France: Several killed in attack on Paris Kurdish community
A 69-year-old gunman opened fire at a Kurdish cultural centre and a hairdressing salon in central Paris on Friday, killing three people and wounding three others, a Paris prosecutor said.
The shots shortly before midday local time caused panic in rue d'Enghien in the 10th arrondissement of the capital, a bustling area of shops and restaurants that is home to a large Kurdish population.
"There are three dead, one person in intensive care and two people with serious injuries, and the suspect, who was arrested, has also been wounded, notably to the face," Paris prosecutor Laure Beccuau told reporters.
Witnesses told AFP that the gunman, known for two previous attempted murders, initially targeted a Kurdish cultural centre before entering a nearby hairdressing salon where he was arrested by police.
"We saw an old white man enter, then start shooting in the Kurdish cultural centre. Then he went to the hairdresser's next door," Romain, who works in a nearby restaurant, told AFP by telephone.
Alexandre, who was in a cafe a few metres away, told Middle East Eye: "Immediately after the shooting ended, we rushed to the scene. In the Kurdish hairdresser's, there were two people wounded on the ground. Several people chased after the shooter. He was an elderly man."
Another local resident, who asked to remain anonymous, told AFP: "There were people panicking, shouting to the police and pointing to the salon 'he's in there, he's in there, go in'."
Emmanuel Boujenan, a resident of the area, said that he saw two people on the floor of the salon with leg wounds.
A shopkeeper in the area who spoke to AFP on condition of anonymity said that she heard seven or eight shots. "It was total panic. We locked ourselves inside."
The shooter was wounded and "has been taken to hospital", the mayor of the 10th district, Alexandra Cordebard, said at the scene, where police have sealed off surrounding roads.
In the aftermath of the shooting, MEE journalist Chris Den Hond filmed protesters smashing up a police car, setting fire to bins and throwing projectiles at riot police as Interior Minister Gérald Darmanin was speaking. Police fired tear gas at demonstrators.
The gunman, a retired train driver, was described by police sources as "Caucasian", of French nationality and known for two previous attempted murders in 2016 and 2021.
He was suspected of attacking at least two migrants with a knife in a Paris camp on 8 December 2021, AFP reported Beccuau as saying.
He was subsequently charged with premeditated armed violence with a racist motive and placed in detention, the prosecutor said, adding that the man had been released only recently.
She said the question of whether Friday's attack was motivated by racism "will obviously form part of our investigations which are starting now with the deployment of large numbers of people".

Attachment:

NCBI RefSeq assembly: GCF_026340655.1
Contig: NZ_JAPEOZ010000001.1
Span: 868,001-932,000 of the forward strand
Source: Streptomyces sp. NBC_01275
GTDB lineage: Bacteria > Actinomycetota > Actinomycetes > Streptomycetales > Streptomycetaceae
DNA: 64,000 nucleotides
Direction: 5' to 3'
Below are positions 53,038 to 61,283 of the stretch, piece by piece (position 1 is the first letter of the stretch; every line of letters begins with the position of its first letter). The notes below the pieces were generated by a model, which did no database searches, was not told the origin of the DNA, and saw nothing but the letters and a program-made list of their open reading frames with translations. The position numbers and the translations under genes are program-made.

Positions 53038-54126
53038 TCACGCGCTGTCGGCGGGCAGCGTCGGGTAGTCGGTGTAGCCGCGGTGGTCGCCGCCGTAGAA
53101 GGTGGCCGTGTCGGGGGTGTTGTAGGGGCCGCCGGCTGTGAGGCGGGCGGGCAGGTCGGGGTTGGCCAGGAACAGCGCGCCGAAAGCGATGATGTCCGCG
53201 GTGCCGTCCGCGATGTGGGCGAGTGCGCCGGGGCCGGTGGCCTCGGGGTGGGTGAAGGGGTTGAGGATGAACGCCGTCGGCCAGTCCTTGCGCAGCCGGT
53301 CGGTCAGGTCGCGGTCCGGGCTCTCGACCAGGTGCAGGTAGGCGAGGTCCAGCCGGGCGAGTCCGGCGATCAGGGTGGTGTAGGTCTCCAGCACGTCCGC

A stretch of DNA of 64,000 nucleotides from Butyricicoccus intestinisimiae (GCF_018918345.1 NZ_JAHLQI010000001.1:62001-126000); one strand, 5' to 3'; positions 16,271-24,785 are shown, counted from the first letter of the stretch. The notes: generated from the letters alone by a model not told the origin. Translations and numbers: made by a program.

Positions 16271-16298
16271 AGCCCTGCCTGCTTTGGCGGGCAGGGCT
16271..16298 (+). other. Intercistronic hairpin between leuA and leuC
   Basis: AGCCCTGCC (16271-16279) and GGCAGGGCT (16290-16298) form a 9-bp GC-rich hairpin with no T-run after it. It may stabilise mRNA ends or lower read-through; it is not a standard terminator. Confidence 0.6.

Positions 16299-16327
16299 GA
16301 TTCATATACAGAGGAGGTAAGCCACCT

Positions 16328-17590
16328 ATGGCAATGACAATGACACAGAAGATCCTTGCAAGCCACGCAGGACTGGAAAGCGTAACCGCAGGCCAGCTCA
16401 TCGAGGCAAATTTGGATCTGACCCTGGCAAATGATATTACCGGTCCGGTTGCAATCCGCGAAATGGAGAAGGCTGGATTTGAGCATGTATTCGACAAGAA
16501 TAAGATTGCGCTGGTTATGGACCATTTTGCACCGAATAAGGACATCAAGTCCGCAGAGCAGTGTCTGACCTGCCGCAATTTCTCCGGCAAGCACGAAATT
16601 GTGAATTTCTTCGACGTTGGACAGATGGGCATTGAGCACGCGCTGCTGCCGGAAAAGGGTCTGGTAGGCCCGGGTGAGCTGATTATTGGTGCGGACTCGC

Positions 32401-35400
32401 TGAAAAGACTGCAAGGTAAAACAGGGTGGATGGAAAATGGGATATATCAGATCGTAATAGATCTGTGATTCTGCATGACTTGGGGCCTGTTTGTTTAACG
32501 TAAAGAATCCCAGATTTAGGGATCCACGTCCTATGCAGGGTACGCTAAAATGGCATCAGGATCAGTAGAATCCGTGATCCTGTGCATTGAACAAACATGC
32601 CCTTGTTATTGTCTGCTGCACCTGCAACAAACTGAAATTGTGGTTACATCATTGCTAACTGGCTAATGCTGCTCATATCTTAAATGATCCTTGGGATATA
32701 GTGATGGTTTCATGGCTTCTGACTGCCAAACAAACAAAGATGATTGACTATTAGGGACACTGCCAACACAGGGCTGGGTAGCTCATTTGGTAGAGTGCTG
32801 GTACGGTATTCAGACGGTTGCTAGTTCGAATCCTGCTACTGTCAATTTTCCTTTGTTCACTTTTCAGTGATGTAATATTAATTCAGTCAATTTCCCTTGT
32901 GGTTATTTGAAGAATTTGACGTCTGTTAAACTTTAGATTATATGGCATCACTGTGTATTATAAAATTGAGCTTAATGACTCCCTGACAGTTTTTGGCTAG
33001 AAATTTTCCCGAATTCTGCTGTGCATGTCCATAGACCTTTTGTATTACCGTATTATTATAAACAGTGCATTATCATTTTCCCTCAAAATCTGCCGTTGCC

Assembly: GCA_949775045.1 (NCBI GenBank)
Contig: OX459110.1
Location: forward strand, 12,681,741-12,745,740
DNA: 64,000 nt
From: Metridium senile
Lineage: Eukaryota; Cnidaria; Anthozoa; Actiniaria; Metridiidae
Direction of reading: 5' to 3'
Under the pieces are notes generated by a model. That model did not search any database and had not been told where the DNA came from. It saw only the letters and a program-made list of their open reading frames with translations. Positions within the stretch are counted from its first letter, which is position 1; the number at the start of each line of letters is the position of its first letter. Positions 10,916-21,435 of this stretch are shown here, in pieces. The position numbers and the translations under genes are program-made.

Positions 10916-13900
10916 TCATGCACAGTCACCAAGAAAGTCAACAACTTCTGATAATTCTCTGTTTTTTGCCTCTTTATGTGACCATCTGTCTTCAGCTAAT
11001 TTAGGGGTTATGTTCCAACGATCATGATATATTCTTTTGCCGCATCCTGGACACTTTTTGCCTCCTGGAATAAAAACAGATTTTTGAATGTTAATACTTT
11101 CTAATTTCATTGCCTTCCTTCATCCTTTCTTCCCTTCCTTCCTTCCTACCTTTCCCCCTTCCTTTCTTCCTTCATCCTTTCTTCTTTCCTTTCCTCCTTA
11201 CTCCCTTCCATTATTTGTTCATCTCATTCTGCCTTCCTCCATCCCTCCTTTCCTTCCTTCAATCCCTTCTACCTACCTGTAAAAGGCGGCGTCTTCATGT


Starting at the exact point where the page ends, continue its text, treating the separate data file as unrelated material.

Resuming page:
Mathilde Panot, parliamentary head of the hard-left France Unbowed political party, immediately pointed the finger at the far-right, calling it a "racist attack".
'We're being killed'
Members of the Kurdish centre could be seen weeping and hugging each other for comfort.
"It's starting again. You aren't protecting us. We're being killed!" one of them cried to nearby police.
The Kurdish community centre, named after Kurdish singer Ahmet Kaya, hosts the Kurdish Democratic Council of France (CDK-F), the main representative organisation of the Kurdish diaspora in France.
The group has previously shown its support for Kurds attacked both in Syria and Turkey, and is reputed to be close to the Kurdistan Workers' Party (PKK).
In January, its members were due to commemorate the 10th anniversary of the killing of three Kurdish activists in the same neighbourhood.
On 9 January 2013, Sakine Cansiz, a co-founder of the PKK, Fidan Dogan, a representative of the KNK (National Congress of Kurdistan) in Paris, and Leyla Saylemez, a member of the Kurdish youth movement, were shot and killed at the Kurdistan Information Center in Paris - just a few streets away from where Friday's attack took place.
A French investigation into the murder, which reportedly honed in on a Turkish ultranationalist close to his country's intelligence services (MIT), has never come to fruition, a CDK-F spokesperson told MEE. "The situation remains at a standstill. Documents were classified 'Secret-Defence' in France, proof that this is stuck at the highest level of the state."
Sylvie Jan, President of France-Kurdistan, did not hide her anger on Friday, drawing a parallel with the assassination of the three Kurdish women a decade ago. "For 10 years, we have explained that impunity encourages recidivism. But we will hold on," she told MEE, on the verge of tears, as the crowd chanted "Erdogan terrorist" and "martyrs don't die".
At a press conference on Friday evening, CDK-F spokesman Agit Polat said: "Political developments regarding the Kurdish people" meant it was "very clear that these are yet again political assassinations.
"It is inadmissible that in the context of the case this isn't classed as terrorism, and that they're trying to make us believe this was simply a repeat offender who has just come out of prison," he added.
He also asked France "to stop complacency with the Turkish authorities when it comes to the security of the Kurds".
In Bordeaux and Marseille, Kurdish activists marched through the streets on Friday. The Kurdish Democratic Council has called for a large demonstration in Paris on Saturday, 24 December, at 12 pm at Place de la Republique.
The Paris prosecutor's office said an investigation has been opened and that "a man aged between 60 and 70 has been arrested and is in custody".
"His identity is in the process of being checked," it added.